Los Angeles school officials acknowledge the need for skilled workers and are hoping to reinvent traditional vocational-technical classes into courses that propel students onto a high-tech, high-paying career path that includes college or that can help pay for college.
``The district, in many cases, has not kept up with the changes in technology and the changing job markets in America,'' said Bob Collins, LAUSD chief instructional officer for secondary schools. ``In the 1950s and 1960s, 65 percent of the jobs were unskilled in America: routine factory jobs. Now 65 percent are skilled positions, and you need further training.''
To that end, Collins said he will give the LAUSD board a plan in October to overhaul career technical education, targeting high-demand, high-paying career pathways in 15 areas, including arts, media and entertainment technology; building trades and construction; finance and business; engineering and design; marketing, sales and service; and health science and medical technology.
The programs would be integrated with traditional academic subjects, Collins said, reflecting the demand for highly skilled workers.
``The term 'vocational education' is pretty much gone,'' Helfman said. ``It's career technical education. It's not a pretentious change. The trades just operate at a much higher level of technology than before. There's no such thing as a 'grease monkey'; you walk into Lexus, and they're wearing white lab coats. It's an entirely different world.''
Still, there are lingering concerns among some parents that minority students could get automatically steered onto a vocational career path that is not as prestigious as the college route.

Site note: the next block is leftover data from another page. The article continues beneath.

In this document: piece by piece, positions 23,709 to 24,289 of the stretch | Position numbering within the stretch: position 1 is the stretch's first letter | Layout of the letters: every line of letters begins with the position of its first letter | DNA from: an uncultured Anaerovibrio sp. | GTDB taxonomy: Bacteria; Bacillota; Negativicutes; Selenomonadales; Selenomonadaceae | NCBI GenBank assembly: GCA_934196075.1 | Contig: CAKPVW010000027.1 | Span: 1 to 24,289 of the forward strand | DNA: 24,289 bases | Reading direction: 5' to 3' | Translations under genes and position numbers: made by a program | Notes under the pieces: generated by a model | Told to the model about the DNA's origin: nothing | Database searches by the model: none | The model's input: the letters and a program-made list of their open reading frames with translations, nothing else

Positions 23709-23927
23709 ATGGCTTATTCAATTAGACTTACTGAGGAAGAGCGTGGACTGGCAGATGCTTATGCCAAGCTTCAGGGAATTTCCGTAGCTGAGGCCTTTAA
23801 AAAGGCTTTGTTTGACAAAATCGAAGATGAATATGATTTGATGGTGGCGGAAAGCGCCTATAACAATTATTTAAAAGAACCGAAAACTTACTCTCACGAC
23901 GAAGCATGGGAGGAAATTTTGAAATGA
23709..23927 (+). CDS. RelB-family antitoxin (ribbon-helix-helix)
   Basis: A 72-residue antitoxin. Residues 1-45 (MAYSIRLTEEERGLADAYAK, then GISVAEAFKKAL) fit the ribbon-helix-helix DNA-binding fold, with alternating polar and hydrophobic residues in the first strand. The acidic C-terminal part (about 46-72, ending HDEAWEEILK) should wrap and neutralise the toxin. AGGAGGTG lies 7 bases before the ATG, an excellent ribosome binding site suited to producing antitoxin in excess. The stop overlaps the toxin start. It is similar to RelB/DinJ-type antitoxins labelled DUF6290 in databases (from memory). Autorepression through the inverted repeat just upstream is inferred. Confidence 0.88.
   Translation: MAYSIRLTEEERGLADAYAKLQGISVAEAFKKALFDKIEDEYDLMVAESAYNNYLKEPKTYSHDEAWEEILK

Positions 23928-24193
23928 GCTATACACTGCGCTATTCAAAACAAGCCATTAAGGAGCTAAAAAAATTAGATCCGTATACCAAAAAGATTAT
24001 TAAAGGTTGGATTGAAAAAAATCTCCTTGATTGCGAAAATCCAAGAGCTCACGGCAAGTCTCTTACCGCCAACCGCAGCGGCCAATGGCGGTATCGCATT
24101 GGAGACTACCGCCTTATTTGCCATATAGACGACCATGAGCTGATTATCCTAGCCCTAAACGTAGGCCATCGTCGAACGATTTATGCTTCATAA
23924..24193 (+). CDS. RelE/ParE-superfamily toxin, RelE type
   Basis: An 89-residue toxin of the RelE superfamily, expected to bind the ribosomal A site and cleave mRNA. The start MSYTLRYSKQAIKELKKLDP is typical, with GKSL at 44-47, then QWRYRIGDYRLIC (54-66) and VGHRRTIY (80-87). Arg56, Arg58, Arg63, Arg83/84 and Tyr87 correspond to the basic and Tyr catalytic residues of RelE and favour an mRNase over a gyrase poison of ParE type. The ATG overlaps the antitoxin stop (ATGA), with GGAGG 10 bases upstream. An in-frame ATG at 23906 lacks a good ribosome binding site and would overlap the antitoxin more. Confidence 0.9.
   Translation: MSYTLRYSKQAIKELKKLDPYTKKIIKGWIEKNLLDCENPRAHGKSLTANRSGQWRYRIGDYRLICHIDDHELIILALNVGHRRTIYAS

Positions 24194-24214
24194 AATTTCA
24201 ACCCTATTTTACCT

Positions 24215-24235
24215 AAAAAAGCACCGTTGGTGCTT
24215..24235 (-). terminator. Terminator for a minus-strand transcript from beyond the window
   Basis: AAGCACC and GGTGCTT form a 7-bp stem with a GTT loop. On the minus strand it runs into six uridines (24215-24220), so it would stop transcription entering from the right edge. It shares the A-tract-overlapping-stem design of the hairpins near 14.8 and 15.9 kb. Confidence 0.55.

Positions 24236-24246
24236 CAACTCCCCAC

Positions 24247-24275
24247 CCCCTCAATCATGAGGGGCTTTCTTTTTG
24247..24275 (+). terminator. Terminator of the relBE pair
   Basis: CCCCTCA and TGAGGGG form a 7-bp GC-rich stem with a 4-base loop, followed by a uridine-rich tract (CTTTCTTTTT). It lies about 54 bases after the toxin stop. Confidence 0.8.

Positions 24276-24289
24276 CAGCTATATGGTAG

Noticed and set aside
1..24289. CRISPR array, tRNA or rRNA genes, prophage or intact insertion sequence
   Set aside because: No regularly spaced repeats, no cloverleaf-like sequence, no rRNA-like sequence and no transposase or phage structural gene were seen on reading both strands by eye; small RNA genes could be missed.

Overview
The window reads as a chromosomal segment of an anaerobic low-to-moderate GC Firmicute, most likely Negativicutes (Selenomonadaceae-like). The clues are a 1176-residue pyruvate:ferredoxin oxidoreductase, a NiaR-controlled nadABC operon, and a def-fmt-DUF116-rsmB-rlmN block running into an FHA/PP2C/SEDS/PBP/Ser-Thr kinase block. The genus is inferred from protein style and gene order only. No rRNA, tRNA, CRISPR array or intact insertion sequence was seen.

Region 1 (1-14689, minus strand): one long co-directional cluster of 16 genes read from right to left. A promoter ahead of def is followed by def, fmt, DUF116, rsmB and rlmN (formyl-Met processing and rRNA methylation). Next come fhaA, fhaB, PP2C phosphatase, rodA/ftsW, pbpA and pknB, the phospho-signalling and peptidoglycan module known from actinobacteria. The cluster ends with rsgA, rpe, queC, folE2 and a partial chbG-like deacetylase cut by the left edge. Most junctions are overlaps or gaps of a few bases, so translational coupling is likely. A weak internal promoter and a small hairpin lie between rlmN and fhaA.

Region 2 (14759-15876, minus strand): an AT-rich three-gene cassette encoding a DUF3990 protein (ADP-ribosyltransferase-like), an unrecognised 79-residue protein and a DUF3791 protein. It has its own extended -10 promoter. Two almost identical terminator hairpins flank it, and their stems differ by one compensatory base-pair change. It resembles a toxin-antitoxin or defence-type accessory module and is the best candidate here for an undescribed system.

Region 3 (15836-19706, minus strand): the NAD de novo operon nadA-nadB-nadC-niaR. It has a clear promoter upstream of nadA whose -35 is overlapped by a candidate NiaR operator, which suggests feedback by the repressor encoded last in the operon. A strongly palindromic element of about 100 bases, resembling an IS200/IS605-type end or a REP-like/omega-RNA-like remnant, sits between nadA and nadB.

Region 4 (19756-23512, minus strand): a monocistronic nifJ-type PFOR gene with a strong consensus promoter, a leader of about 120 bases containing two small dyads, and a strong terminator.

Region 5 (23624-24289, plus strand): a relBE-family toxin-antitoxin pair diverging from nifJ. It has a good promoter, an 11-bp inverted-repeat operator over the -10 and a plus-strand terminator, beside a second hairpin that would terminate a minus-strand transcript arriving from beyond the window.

Alberto Retana, director of organizing for the Community Coalition who co-chairs the A-G Alliance, said parents simply want their children to have a choice. The alliance backed the district's recent adoption of a college-prep curriculum that university admissions officers call ``the A-G requirements.''
Often, he said, choices are not always available at certain schools.
As recently as 2000, Fremont High School had nine cosmetology classes and only four chemistry classes. ``And what we found,'' he said, `` was many of our students were tracked into cosmetology when the chemistry class was full.''
The school now has more A-G classes, but Retana said the district needs to ensure career technical paths lead into high-growth, high-pay areas like nursing.
But Helfman said it's no longer a matter of college or trade.
``Almost any of the careers in career technology education have at least an associate's degree counterpart, and many of them have a bachelor's degree,'' Helfman said.
The adult education program can train students to become licensed vocational nurses, ``and 96 percent of LVNs go on to become RNs, and you don't have to flip hamburgers to go to college; you can make $22 an hour (as an LVN) while working on your RN.''
Lisa M. Sodders, (818) 713-3663
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|Publication:||Daily News (Los Angeles, CA)|
|Article Type:||Statistical Data Included|
|Date:||Jul 25, 2005|